Jean Marais became one of the most celebrated stars of French movies, theater, and television partly because of the early sponsorship of writer and film director Jean Cocteau.
British-born actor Roddy McDowall made a graceful transition from a juvenile star to a highly versatile character actor on both stage and screen.
Arguably the finest Shakespearean actor of his generation, Ian McKellen was the first British subject to be knighted after publicly revealing his homosexuality, an event that proved more controversial within the gay community than in the mainstream.
Swiss actor, cabaret performer, and stage director Karl Meier was, under the pseudonym "Rolf," editor of Der Kreis, the leading European homophile publication, from 1943 until its demise in 1967.
Throughout the 1930s and 1940s, Oliver Messel was Britain's most celebrated theatrical designer, the creator of lavish costumes and sets for ballet and stage productions in the country's most prestigious venues.
Although actor Sal Mineo was twice nominated for an Academy Award, and enjoyed success as a stage director and recording artist, he is remembered chiefly for his performance in Rebel without a Cause.
One of Hollywood's greatest directors, Vincente Minnelli kept his sexual orientation quite private, but his gay sensibility is visible in many of his films.
While he had already achieved recognition as an actor, the multiple talents of performer, writer, and filmmaker John Cameron Mitchell came to wide public notice in 2001 with the release of his prize-winning film, Hedwig and the Angry Inch.
Although she was not publicly out as a homosexual, actress Agnes Moorehead became a lesbian icon by virtue of her choice of roles during a long and distinguished career.
The musical has been a significant aspect of American gay male culture, manifesting itself both in diva worship and, more recently, in the presentation of openly gay characters and shows written by gay writers primarily for gay audiences.
A popular leading man of the 1950s and 1960s, actor George Nader did not publicly acknowledge his sexual orientation (and his long relationship with his partner Mark Miller) until after the death of Rock Hudson in 1986.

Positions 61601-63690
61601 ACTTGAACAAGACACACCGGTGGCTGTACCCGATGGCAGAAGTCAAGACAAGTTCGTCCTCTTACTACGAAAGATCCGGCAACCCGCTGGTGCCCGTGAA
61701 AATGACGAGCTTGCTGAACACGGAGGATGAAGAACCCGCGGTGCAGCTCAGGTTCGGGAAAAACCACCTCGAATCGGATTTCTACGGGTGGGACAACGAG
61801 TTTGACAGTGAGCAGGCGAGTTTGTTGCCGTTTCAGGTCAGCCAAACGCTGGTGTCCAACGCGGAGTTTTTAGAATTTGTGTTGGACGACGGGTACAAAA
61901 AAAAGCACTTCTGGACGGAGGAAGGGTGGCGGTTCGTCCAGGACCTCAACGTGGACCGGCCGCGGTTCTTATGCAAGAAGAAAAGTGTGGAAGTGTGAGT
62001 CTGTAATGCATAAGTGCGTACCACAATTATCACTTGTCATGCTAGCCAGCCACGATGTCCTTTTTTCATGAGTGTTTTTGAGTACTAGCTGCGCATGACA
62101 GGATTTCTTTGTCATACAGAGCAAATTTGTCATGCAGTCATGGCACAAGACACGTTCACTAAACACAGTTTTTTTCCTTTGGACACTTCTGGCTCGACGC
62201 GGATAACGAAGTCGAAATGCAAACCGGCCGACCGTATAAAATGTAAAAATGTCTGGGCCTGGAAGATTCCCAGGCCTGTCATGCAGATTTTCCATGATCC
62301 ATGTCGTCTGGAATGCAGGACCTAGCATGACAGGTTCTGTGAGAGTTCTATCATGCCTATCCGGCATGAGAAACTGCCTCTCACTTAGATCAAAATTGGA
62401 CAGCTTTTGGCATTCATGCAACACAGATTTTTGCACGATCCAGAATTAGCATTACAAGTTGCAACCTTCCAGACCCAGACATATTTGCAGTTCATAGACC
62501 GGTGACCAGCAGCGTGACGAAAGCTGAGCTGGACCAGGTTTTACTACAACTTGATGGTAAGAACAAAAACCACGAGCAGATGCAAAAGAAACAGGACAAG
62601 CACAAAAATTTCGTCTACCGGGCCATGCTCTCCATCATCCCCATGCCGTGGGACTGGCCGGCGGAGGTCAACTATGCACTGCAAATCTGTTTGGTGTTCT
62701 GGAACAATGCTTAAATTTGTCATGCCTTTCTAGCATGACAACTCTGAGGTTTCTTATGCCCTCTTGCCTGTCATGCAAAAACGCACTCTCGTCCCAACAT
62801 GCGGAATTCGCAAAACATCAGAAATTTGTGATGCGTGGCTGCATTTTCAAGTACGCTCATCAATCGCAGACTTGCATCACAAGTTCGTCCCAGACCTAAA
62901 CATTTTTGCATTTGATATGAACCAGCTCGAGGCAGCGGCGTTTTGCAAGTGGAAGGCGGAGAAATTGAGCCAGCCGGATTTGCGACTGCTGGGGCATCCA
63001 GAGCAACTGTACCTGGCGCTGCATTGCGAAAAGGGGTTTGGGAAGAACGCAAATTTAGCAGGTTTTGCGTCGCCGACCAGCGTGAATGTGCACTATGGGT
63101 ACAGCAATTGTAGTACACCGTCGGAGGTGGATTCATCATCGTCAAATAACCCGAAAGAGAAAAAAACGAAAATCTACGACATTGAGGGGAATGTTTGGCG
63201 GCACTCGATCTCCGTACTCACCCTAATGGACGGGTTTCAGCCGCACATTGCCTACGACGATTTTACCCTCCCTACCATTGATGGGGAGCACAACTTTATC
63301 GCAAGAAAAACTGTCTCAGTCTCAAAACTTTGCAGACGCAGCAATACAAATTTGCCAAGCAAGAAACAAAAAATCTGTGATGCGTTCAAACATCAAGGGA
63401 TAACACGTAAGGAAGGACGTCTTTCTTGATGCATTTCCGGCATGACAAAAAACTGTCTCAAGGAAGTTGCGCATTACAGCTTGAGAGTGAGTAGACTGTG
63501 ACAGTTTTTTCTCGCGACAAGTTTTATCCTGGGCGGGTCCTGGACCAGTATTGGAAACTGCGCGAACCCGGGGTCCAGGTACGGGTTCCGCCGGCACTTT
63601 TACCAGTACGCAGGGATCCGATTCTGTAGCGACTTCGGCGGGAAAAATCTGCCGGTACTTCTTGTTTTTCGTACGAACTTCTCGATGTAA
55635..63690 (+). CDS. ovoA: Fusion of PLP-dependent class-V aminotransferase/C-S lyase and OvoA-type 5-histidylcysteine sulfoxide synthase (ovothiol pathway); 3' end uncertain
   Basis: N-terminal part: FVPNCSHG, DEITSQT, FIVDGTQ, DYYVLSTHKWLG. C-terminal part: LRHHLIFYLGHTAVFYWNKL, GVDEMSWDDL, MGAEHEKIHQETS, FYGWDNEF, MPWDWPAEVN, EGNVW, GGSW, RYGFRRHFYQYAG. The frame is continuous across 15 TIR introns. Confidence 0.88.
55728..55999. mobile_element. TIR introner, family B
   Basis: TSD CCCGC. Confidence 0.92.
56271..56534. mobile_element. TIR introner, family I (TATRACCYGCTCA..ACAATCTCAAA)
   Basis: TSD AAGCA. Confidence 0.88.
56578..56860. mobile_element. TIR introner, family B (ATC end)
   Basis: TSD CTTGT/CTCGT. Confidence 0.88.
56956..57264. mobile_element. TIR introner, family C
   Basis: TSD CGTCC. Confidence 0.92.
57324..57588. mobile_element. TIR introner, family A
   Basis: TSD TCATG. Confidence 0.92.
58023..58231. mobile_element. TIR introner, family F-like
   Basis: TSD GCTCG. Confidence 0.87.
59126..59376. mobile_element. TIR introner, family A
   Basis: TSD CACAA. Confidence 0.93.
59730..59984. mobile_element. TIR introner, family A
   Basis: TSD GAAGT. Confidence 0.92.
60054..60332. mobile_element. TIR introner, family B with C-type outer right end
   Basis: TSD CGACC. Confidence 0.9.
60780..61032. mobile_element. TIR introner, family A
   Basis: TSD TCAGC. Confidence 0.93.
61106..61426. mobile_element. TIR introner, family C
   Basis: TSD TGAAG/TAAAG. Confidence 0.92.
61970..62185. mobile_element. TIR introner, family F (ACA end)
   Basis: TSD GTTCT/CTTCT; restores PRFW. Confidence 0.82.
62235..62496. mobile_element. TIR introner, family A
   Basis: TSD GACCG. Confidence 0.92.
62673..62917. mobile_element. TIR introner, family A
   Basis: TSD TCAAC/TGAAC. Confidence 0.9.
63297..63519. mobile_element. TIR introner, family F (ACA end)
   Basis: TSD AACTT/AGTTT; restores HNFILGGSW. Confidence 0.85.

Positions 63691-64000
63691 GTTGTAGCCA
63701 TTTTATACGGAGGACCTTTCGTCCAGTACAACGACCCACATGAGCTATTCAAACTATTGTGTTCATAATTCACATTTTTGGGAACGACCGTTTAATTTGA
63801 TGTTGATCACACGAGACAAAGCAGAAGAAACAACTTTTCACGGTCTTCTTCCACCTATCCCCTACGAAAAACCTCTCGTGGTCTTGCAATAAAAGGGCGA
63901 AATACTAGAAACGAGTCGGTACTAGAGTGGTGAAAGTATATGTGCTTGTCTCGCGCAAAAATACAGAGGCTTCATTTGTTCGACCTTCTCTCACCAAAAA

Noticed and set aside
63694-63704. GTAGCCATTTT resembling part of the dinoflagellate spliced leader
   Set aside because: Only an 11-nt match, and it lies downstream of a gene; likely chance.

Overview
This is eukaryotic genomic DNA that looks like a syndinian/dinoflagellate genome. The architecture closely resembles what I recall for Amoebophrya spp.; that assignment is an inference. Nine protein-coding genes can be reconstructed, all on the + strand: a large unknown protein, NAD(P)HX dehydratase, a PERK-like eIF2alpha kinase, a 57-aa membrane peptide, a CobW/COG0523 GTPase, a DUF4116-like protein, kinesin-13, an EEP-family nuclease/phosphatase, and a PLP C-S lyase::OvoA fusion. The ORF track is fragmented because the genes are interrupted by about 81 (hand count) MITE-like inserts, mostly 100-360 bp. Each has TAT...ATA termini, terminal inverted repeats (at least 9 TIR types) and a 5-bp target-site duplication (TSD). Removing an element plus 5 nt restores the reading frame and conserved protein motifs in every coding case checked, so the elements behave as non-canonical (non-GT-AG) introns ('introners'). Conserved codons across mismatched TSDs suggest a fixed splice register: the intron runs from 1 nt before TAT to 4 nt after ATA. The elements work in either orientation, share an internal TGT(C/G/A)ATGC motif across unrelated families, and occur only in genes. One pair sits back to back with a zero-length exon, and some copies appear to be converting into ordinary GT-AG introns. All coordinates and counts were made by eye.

Award-winning actress Cynthia Nixon recently acknowledged publicly that she is bisexual and in a loving relationship with a woman.
Show business renaissance man extraordinaire, Ivor Novello not only composed the scores of musical comedies, but also acted in films while dominating the London stage as a playwright and romantic leading man for three decades.
Comedian, actress, television talk show host, and openly gay mom, Rosie O'Donnell has achieved remarkable success in her relatively short career.
French architects and designers Charles Percier and Pierre Fontaine were among the founders and principal exponents of the neoclassic Empire style; they are known for the elegance and grace of their work and for their devotion to each other.
Performance art has been embraced by queer artists as a means of challenging the very idea of traditional in art and culture.
Self-proclaimed male actress Charles Pierce took an aggressive stance against homophobia, believing that quick wit, a serious attitude, and consummate acting skill could vanquish oppression.
Award-winning actor David Hyde Pierce, best known for his comic performance on the long-running hit comedy television series Frasier, belatedly acknowledged his homosexuality in 2007.
Director José Quintero made a significant contribution to theater by reviving interest in the works of Eugene O'Neill.
Widely admired for her talent and beauty, eighteenth-century French actress Françoise Raucourt lived openly with a series of female lovers.
One of the most significant and influential American movie directors of the twentieth century, Nicholas Ray created characters and situations that continue to resonate with queer viewers.
Funnyman Charles Nelson Reilly gained fame during the 1970s as a regular guest on game shows and celebrity talk shows, but he was also an accomplished character actor, director, and teacher.
Bisexual British film and stage director Tony Richardson was instrumental in challenging British censorship codes, especially regarding the representation of homosexuals.
Out American playwright, novelist, and screenwriter Paul Rudnick brings a gently subversive wit to all of his projects.
One of the major female impersonators of the 1970s and 1980s, Craig Russell was also an accomplished actor.